Paul: I think what you look at too is that corporate has to answer to quarterly returns and annual returns and, just as two examples, when you look at how you model things financially, financial modelers will tell you that after 30 years everything discounts to zero. You only model 30 years out and then you make your go or no go decision on it as to whether you have a positive net present value or not. The problem is for these new reactor designs that are coming online they're going to be licensed for 60 years. Which means they'll probably, with refurbishments, run for 80 if not 100 years. You sit there and your financial model tells you that the only thing that matters is those first 30 years. But logically we sit there and say, at 30 years and a day, if I have an asset that's going to run for another potentially 70 years why wouldn't I want that? Why isn't that a good thing? But our modeling doesn't capture that.

Brett: You can't just depreciate the asset over 60 years instead of 30 years?

Paul: It's not a question of depreciation. You're doing it as what's the discount value? So you're looking at it from how you do your modeling. Similarly, your models don't account for things like climate change. They don't account for energy security, energy diversity. These things don't model at a project level so some of those benefits you don't capture. Another good example is if you compare France versus Italy after 1986 Chernobyl. Italy had operating nuclear units that were doing very well. They decided to shut down the whole program. At that point forward Italy was paying the highest prices for electricity in Western Europe. France was paying the cheapest. Italy was importing electricity. They were importing fuel for whatever generation assets that they had. When you look at that you say at a project level none of that matters. It doesn't matter at a project level if you're paying higher electricity prices or lower electricity prices. But it has a huge impact on the economy. So, for Italy as whole, versus France as a whole, think of the ripple effect that paying the highest prices versus the lowest prices for electricity, but you don't model that in a project decision. But at a macro level that's where you can start thinking how could I justify policies to support certain activities. That's when you draw either your timeline long enough, or your considerations beyond just the project, you start to get very different answers.

Brett: So, I want to tie this back into innovative financing but before I lose my thread of thought here, when Italy did that, this is after 1986, and you saw the effect of the next 20 years how did Germany, after Fukushima, make that exact same decision?

Paul: I think it goes to the emotional aspect of nuclear power.

Brett: But Germany, they should be able to make a logical decision.

Paul: It became very political at the time and what happened with Germany was there was this deal that was cut before Fukushima to extend the operating life of the current fleet. Because there was talk about maybe shutting it down so they cut a deal where the assets would be extended and then there was going to be a tax that was assessed to help pay for their renewable program. After Fukushima Merkel was in trouble politically in certain states and immediately said we're going to shut everything down. It was for very, I would argue, short term political views and I'll come back to that in a second, but what was fascinating was that the quid pro quo of the life extensions for the tax, but then they took away the life extensions and left the tax in place. Then of course there was all kinds of litigation from the utilities relative to the government. I'm like, now you can't continue to assess the tax. I think what looked like a very short term political decision to change some state elections, perhaps, really expanded into this view in Germany that renewables are the way to go. But when you look at the results Germany is paying very high prices for their electricity. When they shut down half of the fleet, and then didn't extend the other half of the fleet, now they're looking at coal generation.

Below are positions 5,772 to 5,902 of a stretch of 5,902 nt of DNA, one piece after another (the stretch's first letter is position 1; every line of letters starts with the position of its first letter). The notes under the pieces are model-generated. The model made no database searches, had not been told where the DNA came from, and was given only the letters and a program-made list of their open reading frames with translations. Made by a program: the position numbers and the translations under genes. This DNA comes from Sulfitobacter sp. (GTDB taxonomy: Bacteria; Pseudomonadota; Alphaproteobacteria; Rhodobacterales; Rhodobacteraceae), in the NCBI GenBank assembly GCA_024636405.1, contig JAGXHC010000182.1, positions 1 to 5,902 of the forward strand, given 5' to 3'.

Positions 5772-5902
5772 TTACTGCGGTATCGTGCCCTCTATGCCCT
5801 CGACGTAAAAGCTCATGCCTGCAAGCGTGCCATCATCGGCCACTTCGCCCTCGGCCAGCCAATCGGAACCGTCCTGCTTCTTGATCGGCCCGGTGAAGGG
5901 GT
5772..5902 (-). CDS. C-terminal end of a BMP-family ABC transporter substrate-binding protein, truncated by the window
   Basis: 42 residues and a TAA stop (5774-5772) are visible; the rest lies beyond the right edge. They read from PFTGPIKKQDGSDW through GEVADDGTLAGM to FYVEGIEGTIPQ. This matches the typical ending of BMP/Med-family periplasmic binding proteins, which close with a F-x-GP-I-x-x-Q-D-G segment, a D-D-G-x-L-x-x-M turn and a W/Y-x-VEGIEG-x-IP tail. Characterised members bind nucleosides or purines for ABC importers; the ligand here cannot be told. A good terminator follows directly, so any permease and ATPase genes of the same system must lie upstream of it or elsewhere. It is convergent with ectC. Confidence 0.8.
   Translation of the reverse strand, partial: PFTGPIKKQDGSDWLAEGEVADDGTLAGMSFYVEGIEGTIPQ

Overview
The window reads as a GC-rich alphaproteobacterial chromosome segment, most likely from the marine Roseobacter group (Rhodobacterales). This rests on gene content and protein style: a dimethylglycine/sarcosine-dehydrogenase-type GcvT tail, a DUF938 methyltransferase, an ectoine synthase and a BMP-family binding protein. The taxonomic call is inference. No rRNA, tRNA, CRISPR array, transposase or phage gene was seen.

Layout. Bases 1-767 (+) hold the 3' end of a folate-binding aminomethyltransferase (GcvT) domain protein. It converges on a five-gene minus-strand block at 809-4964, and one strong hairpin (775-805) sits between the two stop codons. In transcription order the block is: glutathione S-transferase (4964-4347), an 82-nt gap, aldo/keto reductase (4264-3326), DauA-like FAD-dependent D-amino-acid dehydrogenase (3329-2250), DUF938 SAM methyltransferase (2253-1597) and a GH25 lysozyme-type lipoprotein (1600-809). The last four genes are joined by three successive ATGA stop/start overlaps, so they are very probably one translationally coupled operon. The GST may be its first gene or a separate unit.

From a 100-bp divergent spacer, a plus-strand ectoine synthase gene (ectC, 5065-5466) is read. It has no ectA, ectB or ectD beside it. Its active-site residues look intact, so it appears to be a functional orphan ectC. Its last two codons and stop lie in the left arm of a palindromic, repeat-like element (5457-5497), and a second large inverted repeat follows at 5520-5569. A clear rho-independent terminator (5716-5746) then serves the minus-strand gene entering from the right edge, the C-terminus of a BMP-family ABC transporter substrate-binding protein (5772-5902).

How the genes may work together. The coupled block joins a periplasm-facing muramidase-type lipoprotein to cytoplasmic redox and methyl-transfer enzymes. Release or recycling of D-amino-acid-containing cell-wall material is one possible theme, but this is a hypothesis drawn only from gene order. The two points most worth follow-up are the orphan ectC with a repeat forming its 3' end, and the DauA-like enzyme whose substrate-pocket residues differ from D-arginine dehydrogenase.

Brett: They get zero gains against coal. From the entire start of their program zero gains against coal. That's crazy.

Paul: When you look at what they're paying for renewables and then not getting a net gain you sit there and say how can this make sense? But I think that's one of the challenges we have in the nuclear industry is the numbers support one set of answers. Which is, well, logically if we want climate change, if we need base load power, if these are our goals then clearly nuclear has a place in all of this.

Brett: There's the security. I mean there's so many.

Paul: Then we're doing renewables and it's not that it has to be an either or. It's just that as more, you know there's been a lot of good work done on when you have a small amount of renewables it can be beneficial. As you start getting higher amounts you get diminishing returns because of the inclemency. And then there's been all these problems in Europe where when the sun is shining and the wind is blowing you have excess power and it's got nowhere to go so it affects all the interconnects with your neighbouring states, which is not really good for them, and then a bit of the hypocrisy that when they're short on power where does Germany get its excess power from? France, which is nuclear powered. You sit there and say, "If you don't like nuclear power that's fine. But then why would you then buy it from somebody else. Isn't there a bit of hypocrisy there?" It's hard to understand, at a factual level, the numbers point to arguendo as being very unsuccessful. Yet, the Germans keep happily paying for this at a very high level, maybe in the hope that large scale energy storage saves the day. But, you know, one of the problems is that the wind is in the North and the power's needed in the South. They need to build all these transmission lines which are very expensive but then people are resisting building the transmission because they don't want to upset the panorama with all these transmission lines. You sit there and say there's a lack of rationality in all of this but it has very big effects in terms of overall energy planning and cost to the consumers. I think you hope that at the end of the day a rationality prevails where people really do look at the numbers and see that some of these ideas just really aren't working.